It's got to have taken a special brand of optimism to sit on the Charleston Symphony Orchestra board of directors these last few months and not come out of regular meetings feeling like a crew member on the Titanic. Board huddle-ups lately have come to seem a little like the end of a 12-step meeting: You gotta believe, you gotta believe, you gotta believe we can do this, people! Board execs have pulled out all the stops: arm-twisting, motivational entreaties, Stuart Smalley-like pep talks. One half expected an appeal to the community to clap our hands and think generous thoughts.
Fact is, the 70-year-old organization has had a tough year. It's struggled with a grab bag of financial miseries, the possibility of a musicians' strike, a steady drop in season subscribers, getting booted from their administrative office for the third time in five years, and, apparently, heated internal disagreement over the effectiveness of some of the salaried leadership. The group's financial results for fiscal year 2006, released last week, showed revenues down from 2005, to $2.33 million, while expenses were on the rise: $2.47 million, up from $2.37 million the previous year. And they're carrying an operating deficit of $138,000 as they prepare to start a new season on September 30.
So why is everyone at the CSO grinning like kids on Christmas day? Probably because the past month for the symphony has been as good for the group as the previous 11 were awful. And from the looks of things, the 70-year-old organization appears finally to be turning a corner.
First, after grudgingly accepting a 17-percent salary hit in 2003, the CSO's 46 musicians at last saw their pay restored to pre-cut levels last month. Shortly afterward, a one-time $100,000 gift plus a fourth-quarter challenge from outgoing board president Ted Halkyard put a big dent in that roughly $200,000 expense (for this year, anyway). Halkyard's gift was quickly followed by a three-year, $115,000 grant from the Donnelley Foundation, earmarked for helping the group get its administrative act together. That was followed by a windfall of $100,000 in cash, plus the equivalent in elbow grease, from Ginn Clubs and Resorts. Early in-kind help from Ginn has taken the shape of a five-minute video presentation the company's team is creating for the CSO, a flashy calling card the symphony will use to wow potential corporate donors ID'd by its brand-new corporate fundraising initiative.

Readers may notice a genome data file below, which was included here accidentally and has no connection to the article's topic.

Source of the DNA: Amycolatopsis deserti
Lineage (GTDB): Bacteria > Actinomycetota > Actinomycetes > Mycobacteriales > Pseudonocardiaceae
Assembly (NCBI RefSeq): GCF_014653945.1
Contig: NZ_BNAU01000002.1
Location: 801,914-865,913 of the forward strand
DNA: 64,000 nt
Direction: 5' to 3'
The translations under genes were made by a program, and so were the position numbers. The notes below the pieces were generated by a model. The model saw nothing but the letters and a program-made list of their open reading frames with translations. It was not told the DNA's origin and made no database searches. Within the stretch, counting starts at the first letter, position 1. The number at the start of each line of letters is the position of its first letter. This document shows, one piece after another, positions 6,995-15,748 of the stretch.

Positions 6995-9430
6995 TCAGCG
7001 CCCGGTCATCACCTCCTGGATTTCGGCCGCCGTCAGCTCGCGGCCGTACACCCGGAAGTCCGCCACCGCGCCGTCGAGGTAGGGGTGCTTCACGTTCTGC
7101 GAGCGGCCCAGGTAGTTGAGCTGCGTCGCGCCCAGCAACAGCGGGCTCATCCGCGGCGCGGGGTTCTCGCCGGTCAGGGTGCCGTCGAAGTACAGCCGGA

That's right: brand new. Prior to last month, there'd been no effort to solicit corporate cash to speak of. Hard to believe, but true. And the effort looks to be paying off already. Both SunTrust Bank and BB&T are making interested noises, and a group called King and Queen Partnership* recently stepped up with the donation of much-needed office space for the group at a building on the corner of you guessed it King and Queen streets downtown. The first four years of occupancy come rent-free, and when they finally start paying rent there in 2010, they'll do so at 2006 rates. (In other words: Thanks, Noisette, but no thanks.)
Mayor Riley's even rolling up his sleeves for the effort: At the end of August he'll sit down with a passel of lucky business leaders at a luncheon, where he'll put the touch on each one for some dollar-shaped symphony love, presumably with the help of that new Ginn flick. Music director David Stahl even felt so inspired by the momentum last week that he agreed to personally guarantee the CSO's existing line of credit for up to $25,000. Talk about employee loyalty
It seems the inspirational mantra the symphony's been chanting to itself seems to be working. You gotta believe.
But the picture's hardly all rainbows and butterflies. The first half of the 2006-07 season, as it exists in the program brochures that went out earlier in the spring, remains intact. But whether audiences see the second half of that program depends entirely upon whether the CSO meets an ambitious fundraising goal by December 31. On the chopping block: artistic imports for the January-May concerts. Without those extra freelance musicians filling out the Gaillard stage, Wagner becomes Haydn, and Mahler becomes yet more Mozart. Season subscribers might take that news sitting down, but it probably won't be at the Gaillard.
Clap your hands if you believe.*This is a corrected version of the original statement in the column, which incorrectly identified SunTrust Bank as the donor of the new office space.